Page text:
Seeking to curb their misuse, the FDA has come down hard on opioid painkillers, restricting their use, and making it more difficult for some people in chronic pain to gain access to them. Some fibromyalgia patients and their doctors have, not surprisingly, rebelled at the thought of a major source of pain relief disappearing.
Beth Darnall, PhD, believes there’s a better way. A pain psychologist from Stanford University, Darnell, who’s spent the past 15 years treating people with chronic pain, believes most chronic pain patients have missed better ways of dealing with pain. She’s written two books focused on reducing painkiller use, and has published over 50 articles in medical journals.
Darnall also personally knows of what she writes. Her wrenching, unexplained stomach pain had occurred for as long as she could remember. Despite being a competitive athlete and socially engaged, Beth periodically had to retreat to a quiet room to recover from the stabbing stomach pains that came and went without rhyme or reason.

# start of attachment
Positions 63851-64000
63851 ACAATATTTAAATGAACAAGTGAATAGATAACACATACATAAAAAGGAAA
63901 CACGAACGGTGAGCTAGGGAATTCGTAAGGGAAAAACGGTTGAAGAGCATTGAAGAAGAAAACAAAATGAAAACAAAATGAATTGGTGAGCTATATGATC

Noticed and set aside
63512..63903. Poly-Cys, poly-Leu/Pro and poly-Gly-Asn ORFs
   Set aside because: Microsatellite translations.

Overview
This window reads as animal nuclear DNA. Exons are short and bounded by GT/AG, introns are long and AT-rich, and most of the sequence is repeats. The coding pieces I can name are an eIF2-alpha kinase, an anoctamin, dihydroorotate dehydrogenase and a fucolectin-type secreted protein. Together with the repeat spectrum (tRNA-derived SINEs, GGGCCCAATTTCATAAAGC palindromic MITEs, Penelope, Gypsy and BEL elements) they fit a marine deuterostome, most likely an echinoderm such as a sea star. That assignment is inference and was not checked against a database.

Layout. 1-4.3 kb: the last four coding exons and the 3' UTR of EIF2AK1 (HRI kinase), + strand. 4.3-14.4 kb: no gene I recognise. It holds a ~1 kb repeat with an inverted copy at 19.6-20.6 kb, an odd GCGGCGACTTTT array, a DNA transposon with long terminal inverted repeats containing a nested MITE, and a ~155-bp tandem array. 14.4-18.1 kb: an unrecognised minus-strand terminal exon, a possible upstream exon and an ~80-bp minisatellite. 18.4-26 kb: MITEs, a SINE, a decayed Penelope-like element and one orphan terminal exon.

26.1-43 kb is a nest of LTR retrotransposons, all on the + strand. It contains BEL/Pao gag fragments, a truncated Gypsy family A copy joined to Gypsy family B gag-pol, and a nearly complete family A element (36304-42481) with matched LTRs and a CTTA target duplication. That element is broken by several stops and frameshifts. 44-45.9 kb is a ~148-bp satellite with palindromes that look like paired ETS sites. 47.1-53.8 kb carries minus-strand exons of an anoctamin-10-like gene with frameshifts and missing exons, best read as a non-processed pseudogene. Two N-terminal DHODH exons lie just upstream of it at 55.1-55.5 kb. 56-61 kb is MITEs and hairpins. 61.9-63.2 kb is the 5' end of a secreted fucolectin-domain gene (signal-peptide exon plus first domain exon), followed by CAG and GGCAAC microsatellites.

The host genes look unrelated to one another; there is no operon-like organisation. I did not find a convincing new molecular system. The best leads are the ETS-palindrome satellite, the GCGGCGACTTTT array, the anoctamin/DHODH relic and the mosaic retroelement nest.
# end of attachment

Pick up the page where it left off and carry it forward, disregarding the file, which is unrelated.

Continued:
Her boyfriend’s death while she was away at college brought her stomach pain to a new level, and for the first time, she sought help – at an emergency room where she was given Vicodin. The drug reduced her pain and brought her a “soothing numbness” she found helpful. Aided by her doctor, she began taking more of the drug but after about 8 months dropped it, citing how spacey and passive she was becoming. (She now believes the excruciating stomach pains were the result of irritable bowel syndrome and stress.)